Partnering with high schools, community colleges, and tech schools is an effective way for manufacturers to connect with candidates just entering the workforce. Collaborating with learning institutions to offer educational programs, internships, and career preparation helps manufacturers connect with potential workers and provide information about specific job opportunities and the industry.
An HCM that includes Applicant Tracking System (ATS) features helps support recruiting efforts by serving as the hub for all candidate communication and data, from initial contact through hiring and beyond. Having all the pertinent information in one place streamlines the process and makes it easy for the employee and candidate to stay informed and connected.
Related: HCM Technology Helps Managers Recruit Better Candidates.
#2 – Re-evaluate your benefits and compensation
Because manufacturers are competing with other kinds of employers in the universal war for talent, it’s essential that they make sure they are offering candidates attractive compensation packages. Employers need to stay up-to-date on wage and salary information to ensure they remain competitive and regularly re-evaluate their benefits offering to meet candidate expectations.
In an industry such as manufacturing that employs a range of different generations, it’s important to look beyond the core offerings of healthcare and retirement plans. Rather than a one-size-fits-all plan, taking a more personalized approach to benefits offerings puts manufacturing employers in a better position to address the needs of various demographics and make candidates feel valued.
An integrated HCM can make a more personalized approach to benefits management possible. A system that includes an online benefits administration platform will help streamline enrollment and management and allow workers to access their benefits information whenever they need it easily.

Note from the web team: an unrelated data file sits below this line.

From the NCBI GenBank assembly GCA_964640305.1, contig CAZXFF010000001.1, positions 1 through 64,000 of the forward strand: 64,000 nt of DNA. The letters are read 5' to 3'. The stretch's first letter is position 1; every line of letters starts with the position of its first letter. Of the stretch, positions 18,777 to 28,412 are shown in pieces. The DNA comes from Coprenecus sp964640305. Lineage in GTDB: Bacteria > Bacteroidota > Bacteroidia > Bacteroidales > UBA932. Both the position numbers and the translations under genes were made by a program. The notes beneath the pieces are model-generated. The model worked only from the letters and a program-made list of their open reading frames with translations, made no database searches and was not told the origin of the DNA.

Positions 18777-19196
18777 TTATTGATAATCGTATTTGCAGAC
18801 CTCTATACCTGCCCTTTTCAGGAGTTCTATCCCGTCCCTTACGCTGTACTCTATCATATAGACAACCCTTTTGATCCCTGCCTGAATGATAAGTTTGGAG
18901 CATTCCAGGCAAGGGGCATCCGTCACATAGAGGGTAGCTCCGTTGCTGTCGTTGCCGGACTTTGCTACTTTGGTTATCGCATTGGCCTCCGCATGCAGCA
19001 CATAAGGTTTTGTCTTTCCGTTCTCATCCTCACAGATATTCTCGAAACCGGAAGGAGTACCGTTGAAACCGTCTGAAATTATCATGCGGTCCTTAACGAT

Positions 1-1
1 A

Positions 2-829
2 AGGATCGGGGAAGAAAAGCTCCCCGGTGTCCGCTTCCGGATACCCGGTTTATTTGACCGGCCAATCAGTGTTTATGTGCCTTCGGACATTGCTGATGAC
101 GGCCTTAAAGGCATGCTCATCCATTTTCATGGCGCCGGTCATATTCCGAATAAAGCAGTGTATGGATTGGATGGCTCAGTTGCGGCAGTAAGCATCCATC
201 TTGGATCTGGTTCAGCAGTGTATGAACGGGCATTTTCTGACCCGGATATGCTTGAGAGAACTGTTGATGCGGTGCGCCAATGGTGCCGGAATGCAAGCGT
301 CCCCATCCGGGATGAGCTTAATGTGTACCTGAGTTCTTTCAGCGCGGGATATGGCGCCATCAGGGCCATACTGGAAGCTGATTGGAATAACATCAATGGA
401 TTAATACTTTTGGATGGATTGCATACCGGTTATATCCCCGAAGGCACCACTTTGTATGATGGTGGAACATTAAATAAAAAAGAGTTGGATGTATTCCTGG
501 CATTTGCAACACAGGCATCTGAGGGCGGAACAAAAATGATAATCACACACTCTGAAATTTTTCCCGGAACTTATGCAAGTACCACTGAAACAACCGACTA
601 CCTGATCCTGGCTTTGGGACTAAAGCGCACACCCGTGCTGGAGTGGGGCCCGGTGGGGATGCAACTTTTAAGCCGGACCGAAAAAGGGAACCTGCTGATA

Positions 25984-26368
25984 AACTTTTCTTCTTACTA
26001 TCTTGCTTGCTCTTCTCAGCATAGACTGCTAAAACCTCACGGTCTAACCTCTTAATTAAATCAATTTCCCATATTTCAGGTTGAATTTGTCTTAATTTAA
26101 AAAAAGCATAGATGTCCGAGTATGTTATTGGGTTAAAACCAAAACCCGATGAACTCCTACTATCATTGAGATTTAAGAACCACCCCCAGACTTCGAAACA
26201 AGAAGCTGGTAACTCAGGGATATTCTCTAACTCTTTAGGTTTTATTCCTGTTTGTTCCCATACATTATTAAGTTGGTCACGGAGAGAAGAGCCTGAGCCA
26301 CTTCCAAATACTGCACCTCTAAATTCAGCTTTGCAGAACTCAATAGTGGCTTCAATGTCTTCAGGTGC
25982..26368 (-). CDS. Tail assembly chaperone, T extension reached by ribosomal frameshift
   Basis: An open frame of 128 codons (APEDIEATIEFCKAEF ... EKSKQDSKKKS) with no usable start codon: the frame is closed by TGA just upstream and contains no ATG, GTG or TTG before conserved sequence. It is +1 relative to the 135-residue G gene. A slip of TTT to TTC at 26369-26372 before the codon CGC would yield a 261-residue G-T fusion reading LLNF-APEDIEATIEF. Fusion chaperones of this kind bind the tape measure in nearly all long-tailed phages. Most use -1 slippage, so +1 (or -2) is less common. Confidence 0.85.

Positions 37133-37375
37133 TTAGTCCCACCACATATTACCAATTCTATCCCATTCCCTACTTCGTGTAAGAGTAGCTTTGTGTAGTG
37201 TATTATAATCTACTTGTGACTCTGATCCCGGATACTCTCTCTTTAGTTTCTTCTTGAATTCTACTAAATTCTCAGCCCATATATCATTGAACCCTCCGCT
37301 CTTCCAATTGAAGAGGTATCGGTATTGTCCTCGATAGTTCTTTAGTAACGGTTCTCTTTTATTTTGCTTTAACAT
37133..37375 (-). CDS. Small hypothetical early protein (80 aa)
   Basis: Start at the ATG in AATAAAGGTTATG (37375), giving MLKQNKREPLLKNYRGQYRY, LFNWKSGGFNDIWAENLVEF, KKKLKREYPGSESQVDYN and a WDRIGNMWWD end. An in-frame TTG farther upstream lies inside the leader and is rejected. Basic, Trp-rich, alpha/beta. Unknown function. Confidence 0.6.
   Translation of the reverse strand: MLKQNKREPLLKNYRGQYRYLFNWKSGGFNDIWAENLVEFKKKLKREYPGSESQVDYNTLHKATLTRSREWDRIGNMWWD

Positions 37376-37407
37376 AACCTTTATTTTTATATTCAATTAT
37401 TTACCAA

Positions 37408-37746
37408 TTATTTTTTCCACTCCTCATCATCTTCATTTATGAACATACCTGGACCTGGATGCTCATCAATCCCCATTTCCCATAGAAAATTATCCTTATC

Related: Create Personalized Multigenerational Benefits for Your Organization.
#3 – Use position management for better planning
According to the BLS, the U.S. manufacturing industry employee separation rate has been trending upwards for the past five years. High turnover rates tend to create more work for Human Resources and recruiting departments, making it difficult to fill open positions in a timely manner.
A position management approach to staffing allows both position and personnel data to be managed simultaneously but separately. This helps employers obtain accurate, historical, and real-time staffing information, regardless of who is in a particular job. By quickly accessing real-time data on the state of the workforce, companies can more easily project what is required to meet both current and future needs.
An integrated HCM system can make it easier for manufacturing companies to plan in advance, empowering them to mitigate the effects of upcoming changes in the workforce like retirement and internal promotions. HCM tools can also assist with identifying potential internal candidates for those soon-to-be-open roles, regardless of who currently fills those positions.
Related: How To Effectively Use Position Management for Flexible Employees.